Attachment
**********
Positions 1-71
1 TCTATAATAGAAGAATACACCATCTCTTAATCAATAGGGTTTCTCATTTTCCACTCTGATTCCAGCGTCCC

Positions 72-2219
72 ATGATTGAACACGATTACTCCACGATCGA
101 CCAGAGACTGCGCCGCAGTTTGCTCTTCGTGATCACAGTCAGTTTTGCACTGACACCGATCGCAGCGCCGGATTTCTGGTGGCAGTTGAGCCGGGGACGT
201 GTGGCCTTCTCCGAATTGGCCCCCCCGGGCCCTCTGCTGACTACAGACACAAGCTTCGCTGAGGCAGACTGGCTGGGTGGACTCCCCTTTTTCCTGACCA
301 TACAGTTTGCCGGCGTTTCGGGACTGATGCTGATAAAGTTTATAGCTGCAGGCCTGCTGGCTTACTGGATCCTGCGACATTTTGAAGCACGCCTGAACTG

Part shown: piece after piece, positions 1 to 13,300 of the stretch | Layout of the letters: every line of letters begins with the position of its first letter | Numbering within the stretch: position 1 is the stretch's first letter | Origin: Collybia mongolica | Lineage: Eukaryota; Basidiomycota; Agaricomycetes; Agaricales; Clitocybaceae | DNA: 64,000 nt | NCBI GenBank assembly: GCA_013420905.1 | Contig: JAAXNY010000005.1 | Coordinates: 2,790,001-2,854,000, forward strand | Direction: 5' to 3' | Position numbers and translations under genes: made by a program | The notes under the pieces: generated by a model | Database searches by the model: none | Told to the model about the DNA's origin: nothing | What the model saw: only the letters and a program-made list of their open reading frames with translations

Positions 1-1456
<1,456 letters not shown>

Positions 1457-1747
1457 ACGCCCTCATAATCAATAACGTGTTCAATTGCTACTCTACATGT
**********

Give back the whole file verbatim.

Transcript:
Positions 1-71
1 TCTATAATAGAAGAATACACCATCTCTTAATCAATAGGGTTTCTCATTTTCCACTCTGATTCCAGCGTCCC

Positions 72-2219
72 ATGATTGAACACGATTACTCCACGATCGA
101 CCAGAGACTGCGCCGCAGTTTGCTCTTCGTGATCACAGTCAGTTTTGCACTGACACCGATCGCAGCGCCGGATTTCTGGTGGCAGTTGAGCCGGGGACGT
201 GTGGCCTTCTCCGAATTGGCCCCCCCGGGCCCTCTGCTGACTACAGACACAAGCTTCGCTGAGGCAGACTGGCTGGGTGGACTCCCCTTTTTCCTGACCA
301 TACAGTTTGCCGGCGTTTCGGGACTGATGCTGATAAAGTTTATAGCTGCAGGCCTGCTGGCTTACTGGATCCTGCGACATTTTGAAGCACGCCTGAACTG

Part shown: piece after piece, positions 1 to 13,300 of the stretch | Layout of the letters: every line of letters begins with the position of its first letter | Numbering within the stretch: position 1 is the stretch's first letter | Origin: Collybia mongolica | Lineage: Eukaryota; Basidiomycota; Agaricomycetes; Agaricales; Clitocybaceae | DNA: 64,000 nt | NCBI GenBank assembly: GCA_013420905.1 | Contig: JAAXNY010000005.1 | Coordinates: 2,790,001-2,854,000, forward strand | Direction: 5' to 3' | Position numbers and translations under genes: made by a program | The notes under the pieces: generated by a model | Database searches by the model: none | Told to the model about the DNA's origin: nothing | What the model saw: only the letters and a program-made list of their open reading frames with translations

Positions 1-1456
<1,456 letters not shown>

Positions 1457-1747
1457 ACGCCCTCATAATCAATAACGTGTTCAATTGCTACTCTACATGT